Taking a page from the National Football League and its protracted labor dispute with its players’ union, the National Basketball Association today decided to step up and take control of the headlines recently devoted to endless professional sports drama.
Two days after meeting with the players for the first time since locking them out July 1, the NBA filed a pair of claims against the National Basketball Players Association (NBPA)—an unfair labor practice charge before the National Labor Relations Board, and a lawsuit in New York’s federal district court.
According to the NBA’s official release, the unfair labor practice charge claims the NBPA has failed to bargain in good faith because of unlawful threats to commence a sham "decertification" and an antitrust lawsuit challenging the NBA's lockout. The federal lawsuit, however, is an attempt to establish that the lockout doesn’t violate federal antitrust laws, and that if the NBPA’s “decertification” were to be ruled lawful, all existing player contracts would become void and unenforceable.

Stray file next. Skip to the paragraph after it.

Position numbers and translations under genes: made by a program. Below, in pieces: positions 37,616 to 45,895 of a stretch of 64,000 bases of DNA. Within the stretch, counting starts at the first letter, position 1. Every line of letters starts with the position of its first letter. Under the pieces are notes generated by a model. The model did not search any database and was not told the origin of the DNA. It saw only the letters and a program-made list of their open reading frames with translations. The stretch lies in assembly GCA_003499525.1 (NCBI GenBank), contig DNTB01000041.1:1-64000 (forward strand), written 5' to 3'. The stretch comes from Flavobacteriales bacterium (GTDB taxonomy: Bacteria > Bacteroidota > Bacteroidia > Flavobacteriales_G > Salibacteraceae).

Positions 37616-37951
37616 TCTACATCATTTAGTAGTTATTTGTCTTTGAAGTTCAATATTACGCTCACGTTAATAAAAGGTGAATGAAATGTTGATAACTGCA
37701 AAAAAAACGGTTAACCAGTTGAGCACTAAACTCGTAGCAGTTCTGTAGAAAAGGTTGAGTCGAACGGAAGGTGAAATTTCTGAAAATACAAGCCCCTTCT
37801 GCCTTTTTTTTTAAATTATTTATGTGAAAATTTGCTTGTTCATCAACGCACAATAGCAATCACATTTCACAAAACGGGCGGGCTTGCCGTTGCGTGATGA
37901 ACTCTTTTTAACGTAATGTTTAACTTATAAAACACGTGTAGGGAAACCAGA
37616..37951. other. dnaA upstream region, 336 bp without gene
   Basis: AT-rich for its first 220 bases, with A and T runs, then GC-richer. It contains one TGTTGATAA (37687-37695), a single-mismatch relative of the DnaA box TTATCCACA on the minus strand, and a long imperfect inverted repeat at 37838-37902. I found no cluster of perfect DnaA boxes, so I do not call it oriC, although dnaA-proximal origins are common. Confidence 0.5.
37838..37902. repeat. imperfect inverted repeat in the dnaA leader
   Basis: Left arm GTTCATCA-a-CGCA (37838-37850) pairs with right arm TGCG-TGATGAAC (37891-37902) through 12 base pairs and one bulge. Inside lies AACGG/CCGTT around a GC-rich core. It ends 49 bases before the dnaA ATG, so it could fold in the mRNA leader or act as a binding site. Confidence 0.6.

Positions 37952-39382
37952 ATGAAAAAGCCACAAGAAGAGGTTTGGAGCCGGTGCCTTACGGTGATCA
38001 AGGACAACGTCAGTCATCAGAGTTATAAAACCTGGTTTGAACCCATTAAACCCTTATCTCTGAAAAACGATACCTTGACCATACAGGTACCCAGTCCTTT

A similar tactic was used by the NFL’s players’ union, which the players decertified this year before ultimately reaching a settlement with the owners last week.
"These claims were filed in an effort to eliminate the use of impermissible pressure tactics by the union which are impeding the parties' ability to negotiate a new collective bargaining agreement," said NBA Deputy Commissioner and Chief Operating Officer Adam Silver in the statement. "For the parties to reach agreement on a new CBA, the union must commit to the collective bargaining process fully and in good faith."
While the situation is eerily similar to the NFL’s labor situation, the tactics are completely opposite. During the NFL’s labor struggle, it was the players who looked to litigate whereas the owners wanted to broker an agreement at the negotiating table. This time around, however, having learned from the NFL’s situation, the NBA is the party that has come out swinging, and filed suits against the players’ union.
Read more about the differences between the two situations on ESPN.